Italian philosopher Giorgia Serughetti notes that the Far Right points to misogynist violence when the aggressor isn’t Italian, although most aggressors in the country are. She also explains that being a woman who protests violations of women’s rights by mobilizing traditional right-wing rhetoric works because it speaks to a public opinion that is potentially hostile to migration.
The Women of the Klan
This is not the first time that the Right has used gender washing or combined its reactionary reasoning with the appearance of feminism. The January 6 uprising on the U.S. Capitol is often presented as an expression of “toxic masculinity” linked to Donald Trump; the former president, however, has many women supporters, and the ranks of the QAnon movement are filled with women.
In general, women’s participation in white supremacy is underemphasized. Perhaps it’s reassuring to think that such reactionary phenomena can be explained by a masculine essence on which rests a system of inequality and oppression. But as UC Berkeley historian Stephanie Jones-Rogers points out, women’s involvement in white supremacy dates back to slavery, and despite evidence to the contrary, there has been a tendency, dating back to the colonial period, of positioning white women as a homogenous bloc of perpetual victims.
That involvement continued after the abolition of slavery, as the Ku Klux Klan grew to 1.5 million members. Much of its work was focused on social activities in white, Protestant suburbs. Journalist Emily Cataneo notes the absence of anti-racist criticism in various wings of suffragism and that, after the right to vote was won, a scenario opened up which enabled a cocktail of so-called feminism and racism. Propagandists like Elizabeth Tyler helped revitalize the Klan and founded the group Women of the Klu Klux Klan (WKKK), which brought a new dynamic to the organization. As Cataneo explains, the group “position[ed] itself as a safeguard” for the rights won during the suffrage movement.
Jones-Rogers explains that once white women earned the right to vote, they also began to be seen as allies in politicizing white supremacy and as an electoral bloc in their own right. The use of sexual violence also played an important role in upholding white supremacy — accusations of rape to legitimize lynchings of Black men were not uncommon. Later on, women were also, as authoritative voices for child welfare, key in the backlash against anti-segregation laws in schools.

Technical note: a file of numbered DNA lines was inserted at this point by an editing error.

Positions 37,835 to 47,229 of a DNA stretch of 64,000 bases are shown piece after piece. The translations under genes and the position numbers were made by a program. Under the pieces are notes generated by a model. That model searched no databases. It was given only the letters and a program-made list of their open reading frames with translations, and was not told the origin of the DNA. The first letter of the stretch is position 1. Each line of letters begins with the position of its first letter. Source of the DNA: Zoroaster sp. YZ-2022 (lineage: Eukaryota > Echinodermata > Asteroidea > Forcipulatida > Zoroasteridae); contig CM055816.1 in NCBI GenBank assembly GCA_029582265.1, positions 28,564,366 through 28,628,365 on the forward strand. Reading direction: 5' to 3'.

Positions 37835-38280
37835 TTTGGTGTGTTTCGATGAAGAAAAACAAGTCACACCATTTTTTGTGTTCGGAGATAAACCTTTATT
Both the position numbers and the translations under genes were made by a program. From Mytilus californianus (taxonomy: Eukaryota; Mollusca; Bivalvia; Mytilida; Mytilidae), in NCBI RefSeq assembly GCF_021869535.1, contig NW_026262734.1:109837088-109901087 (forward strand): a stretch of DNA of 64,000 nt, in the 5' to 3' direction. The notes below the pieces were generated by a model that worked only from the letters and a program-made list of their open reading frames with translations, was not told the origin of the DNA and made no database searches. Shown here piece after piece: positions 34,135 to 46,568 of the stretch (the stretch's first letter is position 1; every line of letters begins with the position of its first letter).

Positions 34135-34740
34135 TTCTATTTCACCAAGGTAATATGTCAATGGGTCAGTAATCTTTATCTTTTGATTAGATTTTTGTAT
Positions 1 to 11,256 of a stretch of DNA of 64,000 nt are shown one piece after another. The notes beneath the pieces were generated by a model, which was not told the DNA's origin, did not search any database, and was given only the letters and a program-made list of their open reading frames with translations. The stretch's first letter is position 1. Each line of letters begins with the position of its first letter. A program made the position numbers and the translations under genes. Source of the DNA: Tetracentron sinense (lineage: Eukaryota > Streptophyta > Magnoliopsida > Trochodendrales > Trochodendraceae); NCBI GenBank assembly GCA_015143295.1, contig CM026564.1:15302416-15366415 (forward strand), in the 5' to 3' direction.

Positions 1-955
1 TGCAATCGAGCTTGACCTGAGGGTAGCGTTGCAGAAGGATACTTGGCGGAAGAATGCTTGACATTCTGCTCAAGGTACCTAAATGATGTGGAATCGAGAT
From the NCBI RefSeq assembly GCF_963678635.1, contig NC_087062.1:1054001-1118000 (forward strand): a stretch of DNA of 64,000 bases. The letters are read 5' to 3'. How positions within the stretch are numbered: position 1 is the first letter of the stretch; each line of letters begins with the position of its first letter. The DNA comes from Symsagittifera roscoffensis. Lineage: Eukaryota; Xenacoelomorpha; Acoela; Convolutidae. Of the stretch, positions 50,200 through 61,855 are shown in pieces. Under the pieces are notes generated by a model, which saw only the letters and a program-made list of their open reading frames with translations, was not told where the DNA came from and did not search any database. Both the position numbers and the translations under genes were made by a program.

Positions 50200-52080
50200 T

The QAnon movement likewise exploited the image of women as caregivers. Members and supporters of this group — mostly women — drove the #SaveTheChildren anti-child-trafficking campaign, and they amplified the “Pizzagate” conspiracy accusing Hillary Clinton, Barack Obama, and others of pedophilia. In these campaigns, moreover, there is a curious crossover with discourse around welfare and caregiving. As noted Seyward Darby, author of Sisters in Hate: American Women on the Front Lines of White Nationalism, the “idea that you can cleanse yourself and your life and your family’s life of pollutants” is very common among the appeals to women made by groups like QAnon.
Do Women Govern Better?
Returning to Hillary Clinton, is it inherently a good thing for a woman to take power? Italian sociologist Elia Arfini proposes another way of thinking about the crossover between the Right and feminism. She chooses an earlier starting point, when Beyoncé, Ivanka Trump, and brands like Dove incorporated feminism into their marketing discourse (does “progressive neoliberalism” ring a bell?). Arfini points out that the “global expansion of feminist messaging is fraught with contradictions and paradoxes when pursuing the feminist goal of systemic social justice in areas that foster exclusion, oppression and inequality.”
Do very few powerful women sit at the tables where important decisions are made? Yes, but criticizing sexism doesn’t mean that having more female prime ministers and presidents improves or disrupts the pillars of the democracies we live in.
Originally published in Spanish on October 23 in Ideas de Izquierda.
Translation by Otto Fors